The Turnbull Government is set to extend the rolling-out of the cashless debit card to Indigenous communities.

This paternalistic policy continues the Turnbull Government’s disempowering of Aboriginal and Torres Strait Islander people.

Firstly, it set up the Community Development Program (CDP) — a discriminatory program which forces workers in remote communities to work 25 hours a week without pay, employment conditions or rights.

Now, it wants to impose control over where people spend the money they work for. The card takes away the power of people to decide where they spend the money they earn through working in the compulsory and discriminatory CDP.

This Turnbull Government agenda reduces people’s autonomy, strips away their rights and sets communities up to fail.

Quotes attributable to Australian Council of Trade Unions (ACTU) Secretary Sally McManus:

“When you overlay the CDP, which forces people into work, with the cashless debit card, we now have a situation where people work, they aren’t paid a wage, and the little money they do get is controlled by the Government.”

“We cannot have one set of rules for Indigenous people and another for non-Indigenous people.”

“This program sends a signal to Indigenous people that this government doesn’t trust them with money. It also sends a signal to the broader community that Indigenous Australians are less capable than non-Indigenous Australians. It’s blatantly discriminatory and needs to end.”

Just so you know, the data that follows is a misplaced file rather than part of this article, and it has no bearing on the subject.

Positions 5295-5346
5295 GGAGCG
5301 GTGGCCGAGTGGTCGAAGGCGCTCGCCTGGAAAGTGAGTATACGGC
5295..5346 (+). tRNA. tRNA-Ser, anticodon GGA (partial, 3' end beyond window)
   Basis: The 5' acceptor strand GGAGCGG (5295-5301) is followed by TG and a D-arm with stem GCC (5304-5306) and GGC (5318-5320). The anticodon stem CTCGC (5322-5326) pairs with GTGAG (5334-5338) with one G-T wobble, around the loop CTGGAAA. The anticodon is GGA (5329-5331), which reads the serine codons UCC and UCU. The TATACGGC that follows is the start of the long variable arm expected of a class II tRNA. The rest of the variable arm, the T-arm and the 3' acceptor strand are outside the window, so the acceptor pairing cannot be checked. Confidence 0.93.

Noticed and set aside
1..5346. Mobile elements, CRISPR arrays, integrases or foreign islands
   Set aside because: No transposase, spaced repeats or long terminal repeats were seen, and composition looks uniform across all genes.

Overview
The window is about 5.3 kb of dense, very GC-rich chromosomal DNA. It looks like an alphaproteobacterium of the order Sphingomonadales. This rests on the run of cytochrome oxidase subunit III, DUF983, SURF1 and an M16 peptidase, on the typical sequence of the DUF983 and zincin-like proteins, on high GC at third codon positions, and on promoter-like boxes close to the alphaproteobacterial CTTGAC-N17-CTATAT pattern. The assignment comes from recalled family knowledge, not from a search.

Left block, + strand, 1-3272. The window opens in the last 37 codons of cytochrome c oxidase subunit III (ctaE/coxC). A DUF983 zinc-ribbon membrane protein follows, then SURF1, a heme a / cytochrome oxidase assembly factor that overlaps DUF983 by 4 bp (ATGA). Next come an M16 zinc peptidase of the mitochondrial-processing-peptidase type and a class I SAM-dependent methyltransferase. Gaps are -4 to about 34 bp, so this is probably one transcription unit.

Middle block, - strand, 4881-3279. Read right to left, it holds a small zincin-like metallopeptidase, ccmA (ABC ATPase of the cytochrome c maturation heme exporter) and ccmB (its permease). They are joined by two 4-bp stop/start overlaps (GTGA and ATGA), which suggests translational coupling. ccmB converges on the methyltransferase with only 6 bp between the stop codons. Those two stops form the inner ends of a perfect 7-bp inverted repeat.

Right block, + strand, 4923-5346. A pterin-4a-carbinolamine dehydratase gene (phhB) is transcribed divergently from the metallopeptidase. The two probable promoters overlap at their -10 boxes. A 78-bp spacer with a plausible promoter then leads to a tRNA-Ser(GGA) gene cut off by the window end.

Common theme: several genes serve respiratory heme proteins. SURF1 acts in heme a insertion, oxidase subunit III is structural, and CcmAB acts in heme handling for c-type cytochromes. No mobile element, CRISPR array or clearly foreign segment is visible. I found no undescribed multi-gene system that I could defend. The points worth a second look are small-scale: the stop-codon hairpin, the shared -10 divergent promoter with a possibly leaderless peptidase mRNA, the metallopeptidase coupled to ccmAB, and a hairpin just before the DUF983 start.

“Minister Nigel Scullion has refused to meet with the ACTU to discuss alternatives to the program, despite an open invitation which has been standing for a year.”

“We are campaigning to change the rules for Indigenous people and end the CDP.”

Quotes attributable to ACTU Indigenous Officer Lara Watson:

“Too much power has been taken from Indigenous people and handed to for-profit companies and the Government, which seeks to control this group of working people.”

“This program echoes the themes of control and paternalism which we see in the CDP. Indigenous people need to be given autonomy and allowed to choose how to live their lives, just as any other citizen of Australia is able to.”

“We’re asking for nothing more than an end to legislated racial discrimination. It’s completely unacceptable that we are still having this conversation in 2017, and deeply disappointing that Minister Scullion has refused to meet with us.”